We don’t have places like they do in Europe where it’s all happening side by side. And that is my north star, that is my inspiration, that is my promise. That’s what I want to achieve with Jolene. I want it to be a place where the answer is yes. If you’re coming by and you just want to have some drinks, we can make that happen. If you’re coming by and you just want to have a coffee, we can make that happen. If you’re coming by and you want to have a full dinner, we can make that happen. If you want to come and have a bottle of wine and then an hour later, be like, oh we got hungry, we can make that happen. 

I want to have that kind of easy-living lifestyle of those European cafés and bistros. 

What’s the story behind the restaurant’s name? 

Most obvious, I think, is Dolly Parton. She is a very impressive person in terms of her philanthropy, her activism, her musical talents, her songwriting — she’s a badass businesswoman. I just think she’s awesome, so it’s a tip of the hat to one of her famous songs. Also, Dolly donated a lot of her own money towards Covid vaccination research. That’s one reason.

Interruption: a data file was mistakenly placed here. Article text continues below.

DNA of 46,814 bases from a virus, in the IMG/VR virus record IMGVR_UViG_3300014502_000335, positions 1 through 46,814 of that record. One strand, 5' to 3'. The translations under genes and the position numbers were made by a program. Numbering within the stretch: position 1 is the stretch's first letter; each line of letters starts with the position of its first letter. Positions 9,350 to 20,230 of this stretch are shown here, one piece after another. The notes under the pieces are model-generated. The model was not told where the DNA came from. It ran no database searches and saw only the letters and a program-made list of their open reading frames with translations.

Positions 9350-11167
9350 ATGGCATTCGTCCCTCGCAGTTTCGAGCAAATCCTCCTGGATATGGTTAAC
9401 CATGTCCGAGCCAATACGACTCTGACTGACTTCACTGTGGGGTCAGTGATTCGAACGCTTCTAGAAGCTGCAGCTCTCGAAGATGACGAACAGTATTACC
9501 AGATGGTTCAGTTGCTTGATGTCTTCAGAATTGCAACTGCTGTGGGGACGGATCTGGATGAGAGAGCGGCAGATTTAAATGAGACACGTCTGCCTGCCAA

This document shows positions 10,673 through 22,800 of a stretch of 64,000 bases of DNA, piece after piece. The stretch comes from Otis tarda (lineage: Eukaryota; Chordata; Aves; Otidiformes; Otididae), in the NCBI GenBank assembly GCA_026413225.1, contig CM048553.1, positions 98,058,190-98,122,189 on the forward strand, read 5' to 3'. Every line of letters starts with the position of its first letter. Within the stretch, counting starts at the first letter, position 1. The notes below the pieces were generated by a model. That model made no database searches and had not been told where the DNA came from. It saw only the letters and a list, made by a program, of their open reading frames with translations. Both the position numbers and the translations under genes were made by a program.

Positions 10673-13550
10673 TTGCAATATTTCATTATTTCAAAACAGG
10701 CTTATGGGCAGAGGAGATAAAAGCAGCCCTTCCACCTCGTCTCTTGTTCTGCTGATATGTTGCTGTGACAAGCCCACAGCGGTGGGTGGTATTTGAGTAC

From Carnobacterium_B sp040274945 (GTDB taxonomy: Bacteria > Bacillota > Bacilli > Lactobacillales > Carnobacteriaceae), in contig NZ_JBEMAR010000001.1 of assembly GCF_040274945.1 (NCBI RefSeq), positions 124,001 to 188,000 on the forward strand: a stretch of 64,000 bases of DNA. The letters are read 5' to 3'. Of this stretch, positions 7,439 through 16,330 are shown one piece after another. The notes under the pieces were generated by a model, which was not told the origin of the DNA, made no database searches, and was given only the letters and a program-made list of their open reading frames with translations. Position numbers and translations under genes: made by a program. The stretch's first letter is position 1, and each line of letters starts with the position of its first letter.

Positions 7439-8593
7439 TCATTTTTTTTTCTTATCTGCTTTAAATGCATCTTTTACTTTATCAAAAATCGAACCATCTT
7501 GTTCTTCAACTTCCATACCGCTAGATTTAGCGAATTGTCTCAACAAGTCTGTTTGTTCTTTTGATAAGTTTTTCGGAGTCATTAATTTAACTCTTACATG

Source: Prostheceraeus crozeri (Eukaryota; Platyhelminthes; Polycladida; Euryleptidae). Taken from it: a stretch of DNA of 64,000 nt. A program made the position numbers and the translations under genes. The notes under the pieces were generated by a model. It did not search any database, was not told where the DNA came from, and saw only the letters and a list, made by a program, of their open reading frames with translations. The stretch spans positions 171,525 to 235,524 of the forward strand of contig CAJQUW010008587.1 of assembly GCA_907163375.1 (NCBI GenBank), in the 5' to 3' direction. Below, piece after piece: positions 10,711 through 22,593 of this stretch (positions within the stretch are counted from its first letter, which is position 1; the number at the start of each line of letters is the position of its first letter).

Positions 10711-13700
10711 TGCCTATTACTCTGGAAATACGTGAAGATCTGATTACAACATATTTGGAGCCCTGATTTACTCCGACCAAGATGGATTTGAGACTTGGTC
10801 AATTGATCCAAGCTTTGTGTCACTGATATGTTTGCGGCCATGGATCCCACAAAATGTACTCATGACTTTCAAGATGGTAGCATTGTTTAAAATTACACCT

Another reason: When we started our company years ago and had four restaurants only, two restaurants were named after patriarchs of my family and two of our restaurants were named after matriarchs. The first restaurant that I opened was Joseph Leonard, named after my two grandfathers. My second restaurant is Jeffrey’s Grocery, Jeffrey is my father. Third restaurant that I had was Fedora — although Fedora is not a blood relative, it was named after the original owner, a woman, and a matriarch in her family. And the fourth restaurant that I opened was called Perla, which is my grandmother. 

Fast-forward to the end of this pandemic, all of the restaurants that I had named after matriarchs no longer exist for different reasons. But I still have the two that were named after patriarchs. So, here’s a way to bring that feminine energy back that we’ve always honored.  

And then lastly, just super, super basic: I like the way it sounds. I think it just rolls off the tongue. I can totally see myself going, “Hey, do you want to go and grab drinks at Jolene?” 

Do you have any favorite dishes on the menu? 

Hm, can’t play that game. No, it’s a huge menu, I don’t have a favorite dish! I think what is so great about the menu is the way we structured it.  

Jambon de Bayonne with comté cheese and mustard. Photo by Eric Medsker, courtesy of Jolene